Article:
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Riaumont (literally meaning "royal mountain") is located on the hill of Riaumont, in the commune of Liévin, in the Pas-de-Calais département in northern France, in the former province of Artois. It refers to a Benedictine monastic community, a children's residential village, and a Scout group.


The village and religious community was first directed since its formation in the 1960s by Father Revet, until his death in 1986.

Built for young people at the request of the DDASS (the French social services) and the judges of Pas-de-Calais, this centre and independent school[1] accepts children with disabilities like autism. The establishment was a main centre for children placed under the supervision of the DDASS. The French State financed the construction and the maintenance of the buildings as well as the teachers' salaries. The children have worked on the various building sites (receptions, farm, chapel, scout building, monastery, etc.), sometimes as a practical placement of vocational teaching courses, helping to transform the initial reception into a Catholic monastic centre. In parallel, Father Revet determined to set up a religious scouting movement.

In 1979, the DDASS found serious problems (poor hygiene, food safety conditions and maltreatment), and decided to close the centre in April 1982. The establishment now accommodates children removed by their families, in particular children originating from South-east Asia.[2]

The religious order[edit]

The religious community of Sainte-Croix (Holy-Cross) celebrates the liturgy according to the 1962 form of the Roman Rite, under the provisions of the motu proprio Summorum Pontificum. Its states an attribute of a twofold origin: Benedictine (the monks are Benedictine Oblates) and the scout movement. The frieze and the dress of ceremony refer to religious military orders. The main symbol is the potent, distinguished cross of the scouts of France and originating from the cross of kingdom of Jerusalem.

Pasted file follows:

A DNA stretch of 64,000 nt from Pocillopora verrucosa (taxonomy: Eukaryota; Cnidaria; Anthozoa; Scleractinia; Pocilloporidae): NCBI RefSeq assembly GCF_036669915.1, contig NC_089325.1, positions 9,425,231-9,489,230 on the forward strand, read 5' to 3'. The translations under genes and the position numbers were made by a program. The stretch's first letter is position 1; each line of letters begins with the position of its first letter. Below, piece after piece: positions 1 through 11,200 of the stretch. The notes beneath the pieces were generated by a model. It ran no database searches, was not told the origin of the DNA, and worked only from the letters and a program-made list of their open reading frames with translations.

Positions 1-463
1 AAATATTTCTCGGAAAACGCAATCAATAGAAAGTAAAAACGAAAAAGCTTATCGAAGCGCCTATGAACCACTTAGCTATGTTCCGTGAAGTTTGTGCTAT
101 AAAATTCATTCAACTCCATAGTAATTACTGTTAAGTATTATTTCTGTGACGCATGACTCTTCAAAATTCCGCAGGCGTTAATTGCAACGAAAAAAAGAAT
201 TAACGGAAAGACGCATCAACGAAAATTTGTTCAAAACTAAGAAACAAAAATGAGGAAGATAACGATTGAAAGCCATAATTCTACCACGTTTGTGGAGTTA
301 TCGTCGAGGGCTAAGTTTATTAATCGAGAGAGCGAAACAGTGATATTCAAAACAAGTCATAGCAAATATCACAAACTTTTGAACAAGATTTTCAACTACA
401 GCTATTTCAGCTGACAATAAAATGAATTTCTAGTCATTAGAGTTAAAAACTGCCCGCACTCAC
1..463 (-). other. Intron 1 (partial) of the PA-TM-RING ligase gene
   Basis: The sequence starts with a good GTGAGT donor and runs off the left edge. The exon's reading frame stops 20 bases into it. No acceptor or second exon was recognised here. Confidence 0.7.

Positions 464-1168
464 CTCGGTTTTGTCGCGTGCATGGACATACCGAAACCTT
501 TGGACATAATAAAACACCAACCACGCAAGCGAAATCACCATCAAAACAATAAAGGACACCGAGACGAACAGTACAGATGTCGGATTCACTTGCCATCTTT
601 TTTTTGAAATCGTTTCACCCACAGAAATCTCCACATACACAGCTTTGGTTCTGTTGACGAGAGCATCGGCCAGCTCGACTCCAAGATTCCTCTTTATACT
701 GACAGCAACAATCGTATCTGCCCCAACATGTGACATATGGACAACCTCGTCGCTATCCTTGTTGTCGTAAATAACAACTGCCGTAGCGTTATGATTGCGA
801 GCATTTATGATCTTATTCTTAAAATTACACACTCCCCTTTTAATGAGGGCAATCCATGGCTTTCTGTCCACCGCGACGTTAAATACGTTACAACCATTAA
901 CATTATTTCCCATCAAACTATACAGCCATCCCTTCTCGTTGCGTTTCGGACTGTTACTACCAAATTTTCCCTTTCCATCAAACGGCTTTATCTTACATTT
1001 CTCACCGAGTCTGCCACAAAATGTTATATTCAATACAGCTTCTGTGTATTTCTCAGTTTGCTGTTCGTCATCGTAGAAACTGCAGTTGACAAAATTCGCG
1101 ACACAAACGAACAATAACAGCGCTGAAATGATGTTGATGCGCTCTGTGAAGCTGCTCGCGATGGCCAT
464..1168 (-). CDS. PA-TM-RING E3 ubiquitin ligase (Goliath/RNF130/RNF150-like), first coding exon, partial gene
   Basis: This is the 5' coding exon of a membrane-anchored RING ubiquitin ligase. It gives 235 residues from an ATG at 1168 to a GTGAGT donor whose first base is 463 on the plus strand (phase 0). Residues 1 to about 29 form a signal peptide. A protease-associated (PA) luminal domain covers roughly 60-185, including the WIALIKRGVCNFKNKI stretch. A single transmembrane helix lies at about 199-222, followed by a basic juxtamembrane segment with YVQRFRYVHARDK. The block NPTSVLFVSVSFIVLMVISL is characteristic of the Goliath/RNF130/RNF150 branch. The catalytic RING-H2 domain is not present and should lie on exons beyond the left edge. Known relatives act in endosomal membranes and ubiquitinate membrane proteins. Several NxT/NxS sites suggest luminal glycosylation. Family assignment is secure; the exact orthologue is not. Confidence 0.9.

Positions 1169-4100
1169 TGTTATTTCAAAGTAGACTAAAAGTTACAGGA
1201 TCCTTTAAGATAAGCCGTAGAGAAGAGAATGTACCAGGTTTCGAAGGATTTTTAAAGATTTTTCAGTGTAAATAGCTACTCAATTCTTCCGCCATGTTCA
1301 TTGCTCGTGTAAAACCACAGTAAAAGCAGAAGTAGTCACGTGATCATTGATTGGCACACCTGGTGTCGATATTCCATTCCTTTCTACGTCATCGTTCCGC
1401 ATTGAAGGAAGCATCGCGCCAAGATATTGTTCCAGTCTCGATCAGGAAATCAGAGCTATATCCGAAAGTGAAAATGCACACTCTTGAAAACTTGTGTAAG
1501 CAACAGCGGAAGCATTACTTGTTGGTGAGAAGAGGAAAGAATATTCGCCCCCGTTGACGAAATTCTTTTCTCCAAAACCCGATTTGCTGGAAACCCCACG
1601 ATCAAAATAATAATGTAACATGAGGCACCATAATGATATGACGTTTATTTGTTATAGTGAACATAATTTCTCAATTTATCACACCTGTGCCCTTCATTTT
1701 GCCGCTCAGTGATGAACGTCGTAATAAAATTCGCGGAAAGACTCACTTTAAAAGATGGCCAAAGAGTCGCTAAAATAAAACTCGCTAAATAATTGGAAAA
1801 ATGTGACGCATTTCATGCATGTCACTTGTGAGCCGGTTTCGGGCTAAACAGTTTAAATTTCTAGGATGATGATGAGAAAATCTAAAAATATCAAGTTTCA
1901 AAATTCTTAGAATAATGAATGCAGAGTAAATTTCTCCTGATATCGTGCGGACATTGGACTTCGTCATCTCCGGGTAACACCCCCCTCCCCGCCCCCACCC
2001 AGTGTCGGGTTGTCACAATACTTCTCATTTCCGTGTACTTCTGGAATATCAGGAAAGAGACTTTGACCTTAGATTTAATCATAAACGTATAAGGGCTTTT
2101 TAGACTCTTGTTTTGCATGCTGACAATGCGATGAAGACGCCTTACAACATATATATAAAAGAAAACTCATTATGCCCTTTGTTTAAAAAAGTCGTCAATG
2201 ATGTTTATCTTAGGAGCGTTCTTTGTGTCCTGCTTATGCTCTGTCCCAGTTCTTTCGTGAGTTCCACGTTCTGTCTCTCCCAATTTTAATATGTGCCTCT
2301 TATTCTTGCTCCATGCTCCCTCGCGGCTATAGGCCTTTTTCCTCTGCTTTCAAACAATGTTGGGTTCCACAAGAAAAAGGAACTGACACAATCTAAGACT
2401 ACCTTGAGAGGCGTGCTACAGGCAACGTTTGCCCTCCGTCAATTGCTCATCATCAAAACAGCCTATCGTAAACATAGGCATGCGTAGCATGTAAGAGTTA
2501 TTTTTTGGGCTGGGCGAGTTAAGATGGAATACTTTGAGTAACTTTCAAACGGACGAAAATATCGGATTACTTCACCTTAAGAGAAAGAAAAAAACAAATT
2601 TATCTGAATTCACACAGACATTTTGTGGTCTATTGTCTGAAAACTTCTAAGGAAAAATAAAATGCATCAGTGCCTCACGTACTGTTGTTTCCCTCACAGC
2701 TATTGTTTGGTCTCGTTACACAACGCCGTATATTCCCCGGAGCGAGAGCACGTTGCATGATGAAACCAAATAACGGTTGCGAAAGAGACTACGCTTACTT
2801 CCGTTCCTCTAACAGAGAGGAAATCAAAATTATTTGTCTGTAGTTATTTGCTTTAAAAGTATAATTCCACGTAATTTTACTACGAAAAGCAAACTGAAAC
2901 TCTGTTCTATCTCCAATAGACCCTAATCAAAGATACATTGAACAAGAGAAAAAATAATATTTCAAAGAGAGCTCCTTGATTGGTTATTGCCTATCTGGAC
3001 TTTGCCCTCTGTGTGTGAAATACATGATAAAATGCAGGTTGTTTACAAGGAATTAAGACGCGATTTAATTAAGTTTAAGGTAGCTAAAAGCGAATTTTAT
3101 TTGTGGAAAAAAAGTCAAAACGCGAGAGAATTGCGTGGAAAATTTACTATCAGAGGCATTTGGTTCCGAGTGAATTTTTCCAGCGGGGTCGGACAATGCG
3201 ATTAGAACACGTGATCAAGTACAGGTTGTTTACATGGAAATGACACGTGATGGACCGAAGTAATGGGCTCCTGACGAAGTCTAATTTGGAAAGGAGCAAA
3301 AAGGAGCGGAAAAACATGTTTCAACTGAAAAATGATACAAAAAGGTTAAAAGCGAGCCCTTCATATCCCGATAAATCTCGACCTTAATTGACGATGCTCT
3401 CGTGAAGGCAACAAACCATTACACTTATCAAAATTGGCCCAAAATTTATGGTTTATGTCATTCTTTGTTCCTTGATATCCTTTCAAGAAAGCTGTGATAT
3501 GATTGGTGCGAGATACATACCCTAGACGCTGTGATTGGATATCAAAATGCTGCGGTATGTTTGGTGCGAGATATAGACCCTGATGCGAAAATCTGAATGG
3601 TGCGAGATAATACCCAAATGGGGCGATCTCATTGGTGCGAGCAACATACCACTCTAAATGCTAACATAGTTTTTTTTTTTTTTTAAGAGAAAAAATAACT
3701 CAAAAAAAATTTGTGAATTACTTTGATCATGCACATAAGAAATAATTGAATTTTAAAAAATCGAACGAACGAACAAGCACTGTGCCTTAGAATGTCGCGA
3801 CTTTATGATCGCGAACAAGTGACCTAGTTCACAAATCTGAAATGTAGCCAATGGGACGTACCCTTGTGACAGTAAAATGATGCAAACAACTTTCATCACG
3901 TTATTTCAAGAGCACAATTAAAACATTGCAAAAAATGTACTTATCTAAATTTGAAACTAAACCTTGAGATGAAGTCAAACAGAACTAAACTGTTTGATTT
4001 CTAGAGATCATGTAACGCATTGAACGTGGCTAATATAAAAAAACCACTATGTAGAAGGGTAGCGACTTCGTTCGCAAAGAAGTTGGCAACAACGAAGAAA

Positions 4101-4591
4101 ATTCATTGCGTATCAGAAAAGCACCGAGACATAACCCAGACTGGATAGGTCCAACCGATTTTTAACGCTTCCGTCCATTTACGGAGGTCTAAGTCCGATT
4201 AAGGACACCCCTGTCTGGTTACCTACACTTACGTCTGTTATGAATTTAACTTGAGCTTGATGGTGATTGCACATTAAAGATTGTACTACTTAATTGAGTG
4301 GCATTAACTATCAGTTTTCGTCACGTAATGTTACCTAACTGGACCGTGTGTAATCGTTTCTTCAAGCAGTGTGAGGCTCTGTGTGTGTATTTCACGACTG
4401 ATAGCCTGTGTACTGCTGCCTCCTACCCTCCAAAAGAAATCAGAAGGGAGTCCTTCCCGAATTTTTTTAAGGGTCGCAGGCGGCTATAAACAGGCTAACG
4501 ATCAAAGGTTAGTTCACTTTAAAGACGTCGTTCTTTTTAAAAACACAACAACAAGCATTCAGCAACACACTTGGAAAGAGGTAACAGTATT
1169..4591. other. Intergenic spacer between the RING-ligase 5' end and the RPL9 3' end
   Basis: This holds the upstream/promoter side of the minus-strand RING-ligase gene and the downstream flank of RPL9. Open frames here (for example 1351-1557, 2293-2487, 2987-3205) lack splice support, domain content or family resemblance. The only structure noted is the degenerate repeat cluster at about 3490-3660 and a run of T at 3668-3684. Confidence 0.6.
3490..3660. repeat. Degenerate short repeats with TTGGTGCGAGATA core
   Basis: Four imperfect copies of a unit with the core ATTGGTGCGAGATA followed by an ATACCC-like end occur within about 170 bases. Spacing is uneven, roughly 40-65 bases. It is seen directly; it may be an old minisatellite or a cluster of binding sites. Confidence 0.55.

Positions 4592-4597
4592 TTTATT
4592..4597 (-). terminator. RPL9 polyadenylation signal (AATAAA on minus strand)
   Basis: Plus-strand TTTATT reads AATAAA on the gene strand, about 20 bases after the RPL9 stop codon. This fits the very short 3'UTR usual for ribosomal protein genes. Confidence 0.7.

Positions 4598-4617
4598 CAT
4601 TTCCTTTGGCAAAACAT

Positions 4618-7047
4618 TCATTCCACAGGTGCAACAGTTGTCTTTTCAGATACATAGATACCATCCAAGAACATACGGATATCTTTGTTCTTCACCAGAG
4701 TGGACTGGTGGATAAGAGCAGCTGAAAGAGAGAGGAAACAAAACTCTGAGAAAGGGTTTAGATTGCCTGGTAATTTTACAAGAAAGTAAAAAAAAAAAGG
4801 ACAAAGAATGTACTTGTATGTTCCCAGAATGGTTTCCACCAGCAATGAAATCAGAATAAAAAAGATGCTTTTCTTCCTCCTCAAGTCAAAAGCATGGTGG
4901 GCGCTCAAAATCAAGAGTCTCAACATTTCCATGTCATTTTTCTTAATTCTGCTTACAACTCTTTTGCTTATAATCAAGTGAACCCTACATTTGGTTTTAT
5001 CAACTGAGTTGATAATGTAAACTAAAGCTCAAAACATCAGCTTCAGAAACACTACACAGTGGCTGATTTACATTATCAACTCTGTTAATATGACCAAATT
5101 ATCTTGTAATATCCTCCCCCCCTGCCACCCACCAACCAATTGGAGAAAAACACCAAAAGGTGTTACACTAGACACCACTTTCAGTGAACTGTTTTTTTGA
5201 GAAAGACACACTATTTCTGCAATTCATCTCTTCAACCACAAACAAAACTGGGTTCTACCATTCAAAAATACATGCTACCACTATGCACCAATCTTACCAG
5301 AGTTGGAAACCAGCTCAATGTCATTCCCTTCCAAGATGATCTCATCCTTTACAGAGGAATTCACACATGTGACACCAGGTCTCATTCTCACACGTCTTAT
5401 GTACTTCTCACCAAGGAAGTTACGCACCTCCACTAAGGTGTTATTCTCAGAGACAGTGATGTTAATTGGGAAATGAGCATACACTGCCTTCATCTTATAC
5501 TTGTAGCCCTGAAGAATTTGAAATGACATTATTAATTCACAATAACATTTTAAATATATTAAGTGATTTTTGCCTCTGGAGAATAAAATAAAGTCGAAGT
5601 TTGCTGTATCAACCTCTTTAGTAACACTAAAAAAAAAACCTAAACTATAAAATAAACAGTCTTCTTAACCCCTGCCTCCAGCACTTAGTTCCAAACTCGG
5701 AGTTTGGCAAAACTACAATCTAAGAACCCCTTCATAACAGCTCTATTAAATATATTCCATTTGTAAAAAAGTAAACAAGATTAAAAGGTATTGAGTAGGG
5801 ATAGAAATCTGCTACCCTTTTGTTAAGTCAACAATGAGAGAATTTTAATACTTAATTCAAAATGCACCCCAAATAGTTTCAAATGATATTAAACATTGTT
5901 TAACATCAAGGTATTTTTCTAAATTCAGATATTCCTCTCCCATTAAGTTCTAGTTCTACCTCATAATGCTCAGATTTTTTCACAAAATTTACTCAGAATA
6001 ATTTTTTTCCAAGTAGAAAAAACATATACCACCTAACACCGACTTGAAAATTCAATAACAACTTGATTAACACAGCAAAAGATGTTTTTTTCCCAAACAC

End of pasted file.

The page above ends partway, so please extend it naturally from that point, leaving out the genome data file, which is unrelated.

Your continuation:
The Children Village[edit]

People can see the works of the painter Gerard Ambroselli like the fresco in the canopy but also of the drawings and paintings originally from draughtsman and illustrator Pierre Joubert. Scouting is ubiquitous and the three principal buildings do the activities: "Godefroy de Bouillon", "Beaumanoir" and "Cedars".

The boarding school[edit]

The children from sixth to ninth grade are accommodated with the boarding school Holy Jean Bosco, located in the building "Beaumanoir". The pupils need to be prepared for more than ten years for the official examination of Brevet des collèges which is the first French diploma, obtained after 4 years of junior high school in general and technical areas. The children have to do the "Hattemer course" (mail-given / correspondence course) and the courses are given by the brothers of Riaumont as well as by external supply teachers. The classes are often small between five and about fifteen pupils and they are all the "boys of Riaumont" but the courses of catechism are also open to other children of different surroundings. The extracurricular activities are extensive: do-it-yourself, froissartage, penmanship and printing works, film club, games, dealing with the farm and the animals, singing, brass band and music, reading in the library, heraldic workshop, sports activities, etc.